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post #23 of 37
Quote:
Originally Posted by cloudgazer View Post

Agreed, I don't think we'll be seeing an LTE iPhone in 2011, given the reports of how bad 4G android handset battery life is I'm not sure we'd even want one.

Pretty much nobody has access to 4G, so I'm pretty glad that Apple is not going to release one. We're not ready yet.

Only when 4G is pretty much standard everywhere - that is when Apple will start to become interested. Apple would never do anything that would reduce battery life. And Apple will never release a product unless nearly every one of its customers could benefit. Can you imagine Apple Care explaining to people that even though they paid for a 4G phone, they can't use it?

It is better to wait.
post #24 of 37
Quote:
Originally Posted by Tallest Skil View Post

What universe do you think this is? Apple hasn't released an iDevice update less than a year later in the past six years.

I could really care less about Verizon LTE support on the next iPhone. What I want is for Apple and Verizon to support simultaneous voice over data, SVOD, over CDMA which is supported by Qualcomm chipsets and can also be supported by Verizon's cell sites.
post #25 of 37
Quote:
Originally Posted by Timon View Post

I could really care less about Verizon LTE support on the next iPhone. What I want is for Apple and Verizon to support simultaneous voice over data, SVOD, over CDMA which is supported by Qualcomm chipsets and can also be supported by Verizon's cell sites.

Pet Peeve alert: What you actually meant to say (I assume) is that you could not care less.
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post #26 of 37
Quote:
Originally Posted by AppleLover2 View Post

Apple will never release a product unless nearly every one of its customers could benefit. Can you imagine Apple Care explaining to people that even though they paid for a 4G phone, they can't use it?

It is better to wait.

The 3G came out long before AT&T had 3G service rolled out in any but a few markets. I was stuck using EDGE for almost two years before 3G towers were up in my neighborhood, but the day they were up, I could use them. Same with millions of others.
Apple drives the implementation of new technologies. They partner with companies to lead the R&D so that they get it before anyone else (ala Thunderbolt). When Apple announces that existing 4G chips aren't up to par, the unspoken take away should be "So we're working with Qualcomm on one that is". A delay in release of the next handset provided two benefits, market expansion and R&D. An 18 month iPhone cycle without any real technological innovation? Don't count on it.
post #27 of 37
Actually, Apple is very selective in implementing new technologies.

They supported WiFi very early yet their Macs still don't have built-in Blu-ray drives nor USB 3.0. They use more NAND memory chips than anyone else, yet they don't have things like fingerprint scanners or built-in 3G cellular data on their notebooks. Apple is quick to drop support of legacy hardware on their computers, however the telephone market simply won't let you drop GSM/GPRS.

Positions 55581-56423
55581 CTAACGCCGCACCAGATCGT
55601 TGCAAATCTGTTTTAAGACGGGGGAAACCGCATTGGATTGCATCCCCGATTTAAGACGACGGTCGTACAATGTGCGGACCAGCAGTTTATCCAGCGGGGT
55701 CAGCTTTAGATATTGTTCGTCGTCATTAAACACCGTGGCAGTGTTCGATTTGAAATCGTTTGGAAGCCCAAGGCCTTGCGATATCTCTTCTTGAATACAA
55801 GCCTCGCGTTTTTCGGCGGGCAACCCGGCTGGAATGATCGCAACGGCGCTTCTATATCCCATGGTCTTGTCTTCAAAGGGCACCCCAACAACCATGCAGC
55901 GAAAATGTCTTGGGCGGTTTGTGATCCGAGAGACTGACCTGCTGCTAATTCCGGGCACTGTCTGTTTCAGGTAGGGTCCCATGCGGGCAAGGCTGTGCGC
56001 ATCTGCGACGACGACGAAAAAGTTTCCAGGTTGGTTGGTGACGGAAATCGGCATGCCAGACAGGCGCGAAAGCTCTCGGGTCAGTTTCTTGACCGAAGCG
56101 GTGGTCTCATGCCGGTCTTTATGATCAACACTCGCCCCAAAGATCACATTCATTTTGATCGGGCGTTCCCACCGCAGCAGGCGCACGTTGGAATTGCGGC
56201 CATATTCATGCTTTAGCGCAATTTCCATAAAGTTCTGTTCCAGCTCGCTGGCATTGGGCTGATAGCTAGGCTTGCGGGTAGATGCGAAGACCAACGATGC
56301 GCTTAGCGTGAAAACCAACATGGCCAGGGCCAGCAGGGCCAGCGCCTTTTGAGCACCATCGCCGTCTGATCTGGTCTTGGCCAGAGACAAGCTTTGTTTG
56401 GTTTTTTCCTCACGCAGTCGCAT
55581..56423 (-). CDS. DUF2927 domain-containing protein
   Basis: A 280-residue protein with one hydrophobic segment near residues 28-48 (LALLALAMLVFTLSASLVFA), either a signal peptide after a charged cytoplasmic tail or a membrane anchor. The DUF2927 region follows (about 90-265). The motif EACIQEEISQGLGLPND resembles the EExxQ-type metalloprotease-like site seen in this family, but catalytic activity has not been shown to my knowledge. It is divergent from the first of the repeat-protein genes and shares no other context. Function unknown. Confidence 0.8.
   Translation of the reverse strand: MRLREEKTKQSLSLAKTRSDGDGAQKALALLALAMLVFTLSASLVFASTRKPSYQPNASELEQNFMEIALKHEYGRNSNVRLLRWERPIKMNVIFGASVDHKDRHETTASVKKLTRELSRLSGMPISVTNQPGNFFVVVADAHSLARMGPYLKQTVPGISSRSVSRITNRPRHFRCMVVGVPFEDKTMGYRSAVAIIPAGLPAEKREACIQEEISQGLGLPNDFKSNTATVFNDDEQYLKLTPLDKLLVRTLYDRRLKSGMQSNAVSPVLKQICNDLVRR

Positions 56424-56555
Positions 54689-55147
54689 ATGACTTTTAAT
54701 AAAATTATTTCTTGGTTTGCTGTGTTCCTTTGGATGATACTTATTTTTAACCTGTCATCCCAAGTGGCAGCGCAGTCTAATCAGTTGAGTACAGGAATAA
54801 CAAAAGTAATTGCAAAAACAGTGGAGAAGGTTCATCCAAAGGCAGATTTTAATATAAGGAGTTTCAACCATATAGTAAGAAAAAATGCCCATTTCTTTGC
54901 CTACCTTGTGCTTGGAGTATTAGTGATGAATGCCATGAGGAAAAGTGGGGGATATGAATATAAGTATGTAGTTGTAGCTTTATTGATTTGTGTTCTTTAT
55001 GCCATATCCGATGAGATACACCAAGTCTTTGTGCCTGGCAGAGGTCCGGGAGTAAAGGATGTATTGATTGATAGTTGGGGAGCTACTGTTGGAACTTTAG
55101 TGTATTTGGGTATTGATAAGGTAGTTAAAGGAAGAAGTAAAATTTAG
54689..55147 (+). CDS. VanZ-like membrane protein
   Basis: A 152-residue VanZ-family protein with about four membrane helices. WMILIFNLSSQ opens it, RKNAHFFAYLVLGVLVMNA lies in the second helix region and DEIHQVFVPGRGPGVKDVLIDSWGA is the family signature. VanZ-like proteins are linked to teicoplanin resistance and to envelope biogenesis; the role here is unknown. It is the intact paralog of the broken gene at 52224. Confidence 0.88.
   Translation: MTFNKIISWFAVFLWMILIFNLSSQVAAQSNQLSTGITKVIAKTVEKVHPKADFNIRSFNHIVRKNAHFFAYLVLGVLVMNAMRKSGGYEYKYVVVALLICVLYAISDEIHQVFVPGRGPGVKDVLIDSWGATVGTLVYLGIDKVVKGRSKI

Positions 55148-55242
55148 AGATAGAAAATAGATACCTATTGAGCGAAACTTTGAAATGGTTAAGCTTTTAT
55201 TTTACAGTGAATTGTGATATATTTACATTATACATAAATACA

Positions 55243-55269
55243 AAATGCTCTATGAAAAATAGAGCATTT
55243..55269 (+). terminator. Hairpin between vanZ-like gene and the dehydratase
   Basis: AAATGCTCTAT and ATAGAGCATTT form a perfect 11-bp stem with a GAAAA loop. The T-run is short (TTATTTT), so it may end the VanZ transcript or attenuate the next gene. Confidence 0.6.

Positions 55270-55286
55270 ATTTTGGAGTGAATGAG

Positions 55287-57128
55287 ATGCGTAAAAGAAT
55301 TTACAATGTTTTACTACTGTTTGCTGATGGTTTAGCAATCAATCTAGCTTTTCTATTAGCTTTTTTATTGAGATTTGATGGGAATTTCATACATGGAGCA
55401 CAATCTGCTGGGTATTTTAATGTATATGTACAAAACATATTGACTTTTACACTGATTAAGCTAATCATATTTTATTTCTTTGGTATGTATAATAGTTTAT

Historically, Apple has been quite conservative about the network technologies it supports on its iPhones. Here's the key: they look at the dominant cellular technologies with a global worldview, not just taking a narrow, US-centric perspective.

Today, LTE is spottily deployed in the United States by one carrier, has some presence in Scandivania, but that's about it. By contrast, HSPA+ is widely deployed throughout the world, including the U.S. (both AT&T and T-Mobile USA). It is far more likely that Apple will forgo supporting LTE this year and instead focus on an HSPA+ compatible handset design.

HSPA+ would benefit far more iPhone buyers than LTE would at this time.
post #28 of 37
No surprise that new products might be getting tested. How else are they going to verify they work?
post #29 of 37
Quote:
Originally Posted by Gatorguy View Post

Pet Peeve alert: What you actually meant to say (I assume) is that you could not care less.

Now, now. Maybe he COULD care less about LTE. He might like it juuuuust a little but not care about it the other 90%.

Originally Posted by helia

I can break your arm if I apply enough force, but in normal handshaking this won't happen ever.
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Originally Posted by helia

I can break your arm if I apply enough force, but in normal handshaking this won't happen ever.
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post #30 of 37
Quote:
Originally Posted by Tallest Skil View Post

What universe do you think this is? Apple hasn't released an iDevice update less than a year later in the past six years.

In the first 2 years it would have been extremely difficult for them to do this, given that iOS devices did not exist...
15" uMacbook Pro 2.4Ghz 8GB 128GB SSD/500GB 7200rpm, iMac 27" i5 16GB 1TB, MacBook Air 8GB 256GB, iPhone 5s 64GB, iPhone 4 32GB, iPad 4 64GB, Apple TV2/3, iPod Nano 2nd gen, iPod Touch 4th gen,...